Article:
a critiQal film review Bad Boys (1995)

  • DVD
  • Blu-Ray

Plot: One hundred million dollars worth of confiscated heroin has just been jacked from police custody. Once the career bust of Detectives Mike Lowrey (Smith) and Marcus Burnett (Lawrence), the missing drugs now threaten to shut down the narcotics division of the Miami Police Department. Things get more complicated when Lowrey and Burnett have to switch places to convince a witness (Leoni) to cooperate.

549 words (Est. Reading Time 2m 44s)
  • ...Smith and Lawrence team up to give the buddy cop movie a much needed face lift - and audiences will enjoy every moment of this new partnership.

Since our The Terminator (1984) marathon was so entertaining a couple of weeks ago, I was in the mood for another movie marathon this holiday weekend – and immediately thought of Bad Boys. Since it’s been years since we saw Bad Boys, would it stand up to what our memories of it were? Or would we be disappointed these many years later?

Will Smith has been a goldmine at the summer box office. Whether he’s fighting off aliens (Independence Day (1996)) or just playing a cop, he’s been able to make people flock to the theaters to see him. And during the height of his popularity, he starred in Bad Boys.

Just like he was able to make an interstellar attack seem down-to-earth, he makes his wild n’ crazy cop seem to jump off the screen. Sure, his methods are extreme, but this rich boy does his job – and things just happen to blow up. Rather than going the easy route and imitating, say, Mel Gibson’s Martin Riggs in Lethal Weapon (1987), he makes the character all his own – and the viewer will enjoy every minute of it.

Martin Lawrence, on the other hand, doesn’t have quite the same track record as his co-star. While he’s tried since to repeat the camaraderie easily evident in his scenes with Will Smith in other films (namely, National Security (2003)), he hasn’t been able to really recapture this high point of his career (other than to return to the same character in Bad Boys II (2003)). He’s able to showcase a family man struggling with the disruptions his job brings to his home life and the struggles of his dangerous job with humor, making the audience laugh at – and with – him.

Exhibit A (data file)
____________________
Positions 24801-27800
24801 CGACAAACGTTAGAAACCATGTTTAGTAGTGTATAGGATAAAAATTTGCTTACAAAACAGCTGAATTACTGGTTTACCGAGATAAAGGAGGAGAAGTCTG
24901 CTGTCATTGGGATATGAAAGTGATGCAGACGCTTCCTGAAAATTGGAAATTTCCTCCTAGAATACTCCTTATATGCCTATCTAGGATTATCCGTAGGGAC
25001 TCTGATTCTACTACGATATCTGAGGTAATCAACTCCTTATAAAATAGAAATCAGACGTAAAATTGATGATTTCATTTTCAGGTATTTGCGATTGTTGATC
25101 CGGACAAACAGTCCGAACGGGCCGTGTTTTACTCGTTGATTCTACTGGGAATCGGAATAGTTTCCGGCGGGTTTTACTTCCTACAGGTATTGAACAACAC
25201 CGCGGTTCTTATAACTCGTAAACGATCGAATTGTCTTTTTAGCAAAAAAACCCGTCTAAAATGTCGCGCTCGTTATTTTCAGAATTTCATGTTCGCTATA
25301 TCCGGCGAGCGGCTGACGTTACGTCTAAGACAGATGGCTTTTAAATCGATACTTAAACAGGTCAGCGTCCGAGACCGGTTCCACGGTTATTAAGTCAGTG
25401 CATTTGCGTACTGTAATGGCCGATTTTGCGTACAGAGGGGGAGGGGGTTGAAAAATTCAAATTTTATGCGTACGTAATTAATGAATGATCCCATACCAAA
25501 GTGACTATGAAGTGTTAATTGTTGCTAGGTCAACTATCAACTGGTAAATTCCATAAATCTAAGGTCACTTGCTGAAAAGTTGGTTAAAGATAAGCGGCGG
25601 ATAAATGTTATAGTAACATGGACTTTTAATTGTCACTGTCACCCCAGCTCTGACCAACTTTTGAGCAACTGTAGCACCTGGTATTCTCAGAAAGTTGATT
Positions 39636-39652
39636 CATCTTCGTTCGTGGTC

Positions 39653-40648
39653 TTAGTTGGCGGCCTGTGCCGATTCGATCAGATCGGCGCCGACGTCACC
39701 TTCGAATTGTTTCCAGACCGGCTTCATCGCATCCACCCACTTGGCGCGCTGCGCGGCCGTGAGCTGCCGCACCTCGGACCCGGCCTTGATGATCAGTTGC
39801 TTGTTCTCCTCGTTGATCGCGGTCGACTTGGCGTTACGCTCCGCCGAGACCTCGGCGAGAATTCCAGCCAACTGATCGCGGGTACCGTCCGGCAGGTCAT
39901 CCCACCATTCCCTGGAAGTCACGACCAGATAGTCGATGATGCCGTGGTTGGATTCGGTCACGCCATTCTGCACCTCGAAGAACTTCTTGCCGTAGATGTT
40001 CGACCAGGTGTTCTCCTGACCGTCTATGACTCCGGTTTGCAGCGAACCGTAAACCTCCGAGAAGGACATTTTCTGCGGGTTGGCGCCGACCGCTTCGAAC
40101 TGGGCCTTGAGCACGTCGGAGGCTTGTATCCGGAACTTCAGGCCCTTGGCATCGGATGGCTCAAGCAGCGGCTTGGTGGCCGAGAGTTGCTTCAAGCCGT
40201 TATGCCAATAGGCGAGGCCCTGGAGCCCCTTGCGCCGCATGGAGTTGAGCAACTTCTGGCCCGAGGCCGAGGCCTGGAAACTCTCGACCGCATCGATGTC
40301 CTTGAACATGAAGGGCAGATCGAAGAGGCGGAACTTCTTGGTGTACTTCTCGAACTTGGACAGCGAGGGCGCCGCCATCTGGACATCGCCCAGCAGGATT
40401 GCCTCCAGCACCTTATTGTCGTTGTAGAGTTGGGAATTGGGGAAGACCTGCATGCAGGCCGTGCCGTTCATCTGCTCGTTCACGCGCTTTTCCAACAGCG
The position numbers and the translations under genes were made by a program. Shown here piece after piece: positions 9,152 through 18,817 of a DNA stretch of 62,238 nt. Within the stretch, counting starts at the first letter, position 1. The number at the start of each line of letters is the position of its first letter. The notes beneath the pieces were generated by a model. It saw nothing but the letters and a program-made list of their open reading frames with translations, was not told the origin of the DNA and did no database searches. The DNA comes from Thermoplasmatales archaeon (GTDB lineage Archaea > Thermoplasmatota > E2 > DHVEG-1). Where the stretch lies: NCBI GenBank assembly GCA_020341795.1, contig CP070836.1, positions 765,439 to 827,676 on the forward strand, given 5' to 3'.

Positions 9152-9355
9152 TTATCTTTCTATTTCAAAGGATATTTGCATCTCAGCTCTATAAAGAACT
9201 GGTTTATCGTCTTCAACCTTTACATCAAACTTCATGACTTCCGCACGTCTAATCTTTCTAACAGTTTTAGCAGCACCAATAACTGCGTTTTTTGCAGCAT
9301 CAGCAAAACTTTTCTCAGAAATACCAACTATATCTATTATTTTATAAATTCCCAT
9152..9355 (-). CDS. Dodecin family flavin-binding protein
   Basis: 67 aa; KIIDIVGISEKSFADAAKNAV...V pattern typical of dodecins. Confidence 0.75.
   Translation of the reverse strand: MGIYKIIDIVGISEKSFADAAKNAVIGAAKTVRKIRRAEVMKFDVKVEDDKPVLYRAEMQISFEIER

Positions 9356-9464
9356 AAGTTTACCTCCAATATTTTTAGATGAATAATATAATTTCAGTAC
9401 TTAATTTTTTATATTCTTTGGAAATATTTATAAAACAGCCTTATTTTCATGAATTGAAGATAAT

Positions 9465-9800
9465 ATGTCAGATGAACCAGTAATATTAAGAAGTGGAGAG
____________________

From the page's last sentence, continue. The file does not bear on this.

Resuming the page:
The on-screen duo of Smith and Lawrence are really what makes Bad Boys so much fun to watch. Sure, Tea Leoni contributes more than she ever has (before or since) as a reluctant witness, Joe Pantoliano is fun as their much-stressed boss, and Tcheky Karyo plays a thug-like criminal with ruthless efficiency. But it’s Smith and Lawrence who really make the movie worth watching. After all, half the fun of the movie is listening to the two of them banter back and forth – both in anger AND in jest.

That’s not to say the action isn’t there – it is. Since this is a Michael Bay picture (he who went on to direct Transformers (2007)), the action flies at the viewer in a fast and furious pace. Unlike later films where the action threatens to overwhelm the story, the action in Bad Boys, while intense, can’t come close to overwhelming Smith and Lawrence’s great on-screen duo.

If you haven’t seen Bad Boys, then you probably aren’t an action buff. Even if you like your comedy better than your action, this tale – which focuses almost as much on Lawrence’s troubled home life as it does on the narcotics case – should still be on your list.

After Lethal Weapon (1987), I thought for sure there wasn’t going to be another buddy cop movie I could see that would come off as anything but an imitator. Thankfully, despite some similarities, Smith and Lawrence make these characters totally their own, and help give the buddy cop movie a much needed face lift along the way.

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